unify the family, and there as sufficient grounds to support termination “in the best interest of the children.” Recognizing the “cognitive limitations of the parents,” the county had acted reasonably, but the parents failed to correct the conditions that led to their children being in out-of-home placement for approximately four years before the short-lived reunification.

While “mental impairment” is not, in and of itself, a sufficient basis for terminating parental rights, that condition directly affects the ability of the mother and father to “safely parent” the children, who had significant special needs. That assistance was needed for the parents to care for themselves and the children does not make them unfit to parent, but the ruling was based upon additional evidence, which did not constitute an “abuse of discretion.”

The children were subjected to physical and verbal abuse with the parents, which contrasted with the children’s “needs,” while evidence showing that the children’s needs are being met in their “out-of-home” placements, which contributed to the improvements in their overall health and progress in their therapies. The out-of-home placement was giving the children needed “consistency and structure” that they need, based upon numerous occasions that the guardian ad litem met with the children and parents provided evidence reflecting that the trial court was properly “weighing the children’s competing interest for stability, safety, permanency, and health,” which warranted terminating the parental rights of both the mother and father. The ruling followed a decision two years previously in which the appellate court, in a rarity, upheld the initial prior lower court decision involving the same parents and children in which the holding was that the county had not made a sufficient effort to rehabilitate the parents and reunite the family for reunification purposes. In re welfare of children of R. T., 2021 WL 1733363 (Minn. Ct. App. May 3, 2021)(unpublished).

Another father lost his parental rights in In re Welfare of Child of A.R.G., 2023 WL 3445013 (Minn. Ct. App. May 15, 2023)(unpublished). The Chisago County District Court terminated his rights regarding his minor child after the county tried to reunify the family following the agreement by the father who had chemical dependency problems, to transfer of the child’s custody to the child’s maternal grandparents under Minn. Stat. § 260C.515, subd. 4(b).

The father appealed, contending that the court should have allowed him to amend his petition to seek transfer to this sister. But the appellate court disagreed because the district court “acted within its discretion” in denying the request, which did not occur until the termination trial began, depriving the child protection authorities of “sufficient time to respond” to the proposal.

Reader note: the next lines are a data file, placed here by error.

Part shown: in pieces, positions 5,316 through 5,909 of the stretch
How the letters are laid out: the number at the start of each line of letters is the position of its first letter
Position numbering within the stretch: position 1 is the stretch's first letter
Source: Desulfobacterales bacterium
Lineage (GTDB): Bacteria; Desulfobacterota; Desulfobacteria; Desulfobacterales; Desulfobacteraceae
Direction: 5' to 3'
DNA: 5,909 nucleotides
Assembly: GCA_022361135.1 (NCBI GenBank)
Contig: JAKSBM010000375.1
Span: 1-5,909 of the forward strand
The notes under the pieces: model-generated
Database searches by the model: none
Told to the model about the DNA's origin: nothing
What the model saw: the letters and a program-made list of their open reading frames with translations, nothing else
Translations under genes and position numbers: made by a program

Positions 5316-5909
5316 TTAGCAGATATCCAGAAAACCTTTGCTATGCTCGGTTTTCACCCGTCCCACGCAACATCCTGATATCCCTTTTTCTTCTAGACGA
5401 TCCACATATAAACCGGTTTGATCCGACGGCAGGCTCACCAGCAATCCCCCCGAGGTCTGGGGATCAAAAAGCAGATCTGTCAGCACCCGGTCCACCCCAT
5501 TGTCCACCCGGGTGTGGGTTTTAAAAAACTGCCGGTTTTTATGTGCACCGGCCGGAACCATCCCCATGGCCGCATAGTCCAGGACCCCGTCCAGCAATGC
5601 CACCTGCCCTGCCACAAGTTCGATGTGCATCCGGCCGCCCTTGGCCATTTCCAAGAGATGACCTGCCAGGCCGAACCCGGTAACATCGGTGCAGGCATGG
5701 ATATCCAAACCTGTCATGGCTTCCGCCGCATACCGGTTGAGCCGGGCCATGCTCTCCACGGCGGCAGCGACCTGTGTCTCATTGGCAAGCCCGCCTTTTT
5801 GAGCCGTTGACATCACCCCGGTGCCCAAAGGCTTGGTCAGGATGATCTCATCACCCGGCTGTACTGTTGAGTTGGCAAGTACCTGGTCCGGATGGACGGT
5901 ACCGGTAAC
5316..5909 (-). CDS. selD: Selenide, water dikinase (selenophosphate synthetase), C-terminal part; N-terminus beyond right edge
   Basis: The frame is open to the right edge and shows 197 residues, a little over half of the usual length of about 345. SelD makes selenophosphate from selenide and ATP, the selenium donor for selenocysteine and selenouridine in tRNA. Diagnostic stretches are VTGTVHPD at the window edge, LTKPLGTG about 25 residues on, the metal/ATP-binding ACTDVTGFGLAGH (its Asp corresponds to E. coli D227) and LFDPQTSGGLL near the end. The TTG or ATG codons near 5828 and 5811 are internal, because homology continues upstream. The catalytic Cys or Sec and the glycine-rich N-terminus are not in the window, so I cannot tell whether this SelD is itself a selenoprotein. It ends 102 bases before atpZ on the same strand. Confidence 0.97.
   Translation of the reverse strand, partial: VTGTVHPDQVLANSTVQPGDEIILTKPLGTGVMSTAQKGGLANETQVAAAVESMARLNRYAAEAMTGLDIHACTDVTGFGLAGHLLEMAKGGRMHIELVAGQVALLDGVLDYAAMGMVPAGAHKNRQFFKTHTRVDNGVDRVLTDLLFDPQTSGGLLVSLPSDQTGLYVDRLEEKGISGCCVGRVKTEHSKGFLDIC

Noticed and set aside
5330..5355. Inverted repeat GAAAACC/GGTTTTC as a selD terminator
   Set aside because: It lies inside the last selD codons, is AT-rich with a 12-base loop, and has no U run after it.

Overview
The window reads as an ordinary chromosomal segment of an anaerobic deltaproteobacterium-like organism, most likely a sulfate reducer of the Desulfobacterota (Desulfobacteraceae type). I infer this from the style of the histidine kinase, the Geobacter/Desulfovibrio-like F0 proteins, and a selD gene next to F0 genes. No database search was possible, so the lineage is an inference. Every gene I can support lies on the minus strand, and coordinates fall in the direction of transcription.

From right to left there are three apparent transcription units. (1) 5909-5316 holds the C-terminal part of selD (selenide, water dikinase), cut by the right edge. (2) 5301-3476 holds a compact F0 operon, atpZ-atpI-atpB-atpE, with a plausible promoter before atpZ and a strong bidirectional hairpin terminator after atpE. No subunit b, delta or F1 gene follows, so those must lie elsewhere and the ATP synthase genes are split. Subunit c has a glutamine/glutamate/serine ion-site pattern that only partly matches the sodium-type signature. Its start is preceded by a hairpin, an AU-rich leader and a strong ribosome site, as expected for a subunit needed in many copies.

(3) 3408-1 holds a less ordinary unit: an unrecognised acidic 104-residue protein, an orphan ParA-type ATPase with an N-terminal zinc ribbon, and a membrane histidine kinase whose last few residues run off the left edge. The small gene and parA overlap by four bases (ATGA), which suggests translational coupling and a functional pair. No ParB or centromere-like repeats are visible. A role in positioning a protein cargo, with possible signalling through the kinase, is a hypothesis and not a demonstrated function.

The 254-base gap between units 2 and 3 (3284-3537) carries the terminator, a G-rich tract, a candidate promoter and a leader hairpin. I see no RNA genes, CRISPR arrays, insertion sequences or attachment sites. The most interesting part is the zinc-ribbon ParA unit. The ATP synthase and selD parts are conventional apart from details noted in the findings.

Parental scheduling suit

A father came out on the short end of another recent domestic relations case, although not involving termination of rights in Froderman v. Lais, 2023 WL 3296367 (May 8, 2023)(unpublished).

The father challenged an order of the Nobles County District Court in Worthington establishing a parenting schedule for the summer that also addressed enrollment of the parties’ minor child in a 4-H program. The father was not supported by sufficient factual findings that the judge was biased in his decision regarding the child’s enrollment in 4-H.

The appellate court disagreed, noting that the summer parenting schedule did not amount to a “restriction” on the father’s parenting time. Although it did slightly reduce the parenting time from the previous summers, the ruling did not constitute an “abuse of discretion” by the trial court in tinkering with the timing.

It might be a Freudian slip, but the famed psychiatrist’s vision of protection of the protective force of fathers, as these cases reflect, nearly always displaced when challenges to parental termination proceedings are brought before the appellate court here.


Grounds for termination of parental rights under Minn. Stat. § 260C.301

  • Clear and convincing evidence
  • Consistent pattern of specific unacceptable conduct or
  • Specific conditions rendering parents unable to provide for physical, mental, and emotional needs of child

Marshall H. Tanick is an attorney with the Twin Cities Law firm of Meyer Njus Tanick.